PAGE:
Considering how old Toledo is, you can almost ask yourself the same question every time you are in front of any of the monuments you find: Since when is this here?
For example, if you arrive at the Cathedral after walking the twisting alleys of Toledo… although what you see was raised more than seven centuries ago, it is nothing more but a continuation, in a certain way, of what preceded it in this same place: a magnificent mosque and, before it, a Visigothic Church. So in the thirteenth century, with Christianity once again in fashion, it was the time to build a Cathedral that also was up to the same standards and importance of the city.
Given the time of the construction and the look of the building, you will say that it is a resounding example of Gothic art, and we will not discuss it with you. However, inside you are going to find something of a much later period which will impress you a lot.
At the head of the Cathedral, there is one of those mystic-visual spectacles that are hard to forget. Up high, a large open hole in the vault allows the outside light to enter, and this light illuminates in full an exuberant sculptural set made of Genoese marble, jasper and bronze. The Transparent, as it is called, is like Baroque drunkenness, and it seems that it has passed the test of time because, although at certain times it was criticised and even hated, today it still leaves us gobsmacked.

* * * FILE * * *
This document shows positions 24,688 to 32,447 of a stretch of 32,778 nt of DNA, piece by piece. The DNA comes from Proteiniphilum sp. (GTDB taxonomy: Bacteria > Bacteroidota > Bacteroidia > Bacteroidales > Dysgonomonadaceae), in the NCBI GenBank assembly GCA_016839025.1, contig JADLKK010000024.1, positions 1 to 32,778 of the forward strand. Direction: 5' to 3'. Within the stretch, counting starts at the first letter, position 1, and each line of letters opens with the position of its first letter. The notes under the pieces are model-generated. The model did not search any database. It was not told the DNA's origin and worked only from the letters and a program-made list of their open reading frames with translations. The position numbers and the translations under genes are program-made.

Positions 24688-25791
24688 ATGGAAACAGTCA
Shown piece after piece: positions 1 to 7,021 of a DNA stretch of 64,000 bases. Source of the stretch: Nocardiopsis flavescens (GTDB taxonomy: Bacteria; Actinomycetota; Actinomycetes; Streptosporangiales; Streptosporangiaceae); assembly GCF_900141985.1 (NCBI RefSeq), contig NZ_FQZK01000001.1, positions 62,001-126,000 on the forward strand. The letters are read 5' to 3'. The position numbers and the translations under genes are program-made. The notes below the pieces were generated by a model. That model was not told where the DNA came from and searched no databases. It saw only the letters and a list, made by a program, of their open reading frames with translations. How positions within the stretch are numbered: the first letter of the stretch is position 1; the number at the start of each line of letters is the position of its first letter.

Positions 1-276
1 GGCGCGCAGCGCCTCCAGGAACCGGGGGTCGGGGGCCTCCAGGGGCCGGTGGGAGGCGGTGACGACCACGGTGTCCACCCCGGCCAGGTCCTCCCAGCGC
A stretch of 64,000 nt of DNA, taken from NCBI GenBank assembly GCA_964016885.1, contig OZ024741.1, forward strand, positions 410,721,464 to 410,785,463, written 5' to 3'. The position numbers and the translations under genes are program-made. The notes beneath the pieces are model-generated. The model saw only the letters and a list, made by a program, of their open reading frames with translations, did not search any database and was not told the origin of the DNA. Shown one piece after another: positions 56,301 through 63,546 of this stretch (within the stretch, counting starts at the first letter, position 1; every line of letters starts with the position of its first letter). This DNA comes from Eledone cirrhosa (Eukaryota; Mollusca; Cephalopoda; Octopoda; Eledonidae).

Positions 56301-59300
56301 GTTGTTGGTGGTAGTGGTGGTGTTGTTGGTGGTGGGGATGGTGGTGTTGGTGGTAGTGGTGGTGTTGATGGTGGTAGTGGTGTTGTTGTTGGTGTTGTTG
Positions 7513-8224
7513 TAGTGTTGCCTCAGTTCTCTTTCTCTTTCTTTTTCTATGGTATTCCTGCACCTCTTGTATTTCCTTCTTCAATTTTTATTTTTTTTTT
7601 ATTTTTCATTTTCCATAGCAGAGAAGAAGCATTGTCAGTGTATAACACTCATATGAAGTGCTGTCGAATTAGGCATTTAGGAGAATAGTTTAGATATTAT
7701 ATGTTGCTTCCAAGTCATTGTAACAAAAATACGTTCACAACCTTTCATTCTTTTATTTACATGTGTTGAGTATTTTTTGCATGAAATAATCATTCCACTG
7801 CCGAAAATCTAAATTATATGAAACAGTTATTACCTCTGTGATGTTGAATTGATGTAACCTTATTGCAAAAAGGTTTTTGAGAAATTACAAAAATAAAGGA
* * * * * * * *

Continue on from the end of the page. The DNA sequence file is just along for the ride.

All this is the result of a bold project that, in the eighteenth century, they proposed it to illuminate the space behind the main altarpiece. The author was Narciso Tomé, who, helped by his children, tried to recreate what would be the appearance of the entrance door to paradise. The same one that it’s reserved for those who have behaved well in this world. And the truth is that looking at the gigantic eye of light and the grandiosity of Narciso’s composition, you may well think that you are about to pass away.
In addition to this special effects, the monument has many other wonders to give and take, such as tombs of Kings and the Renaissance wrought-ironwork. And others that you can admire in the museum, such as a collection of paintings including works by El Greco, Titian, Van Dyck and Caravaggio.
But the most significant treasure that this cathedral houses is the Monstrance by Enrique de Arfe, made in 1523 at the request of Isabel the Catholic and crafted with the first shipment of gold brought by Christopher Columbus from America.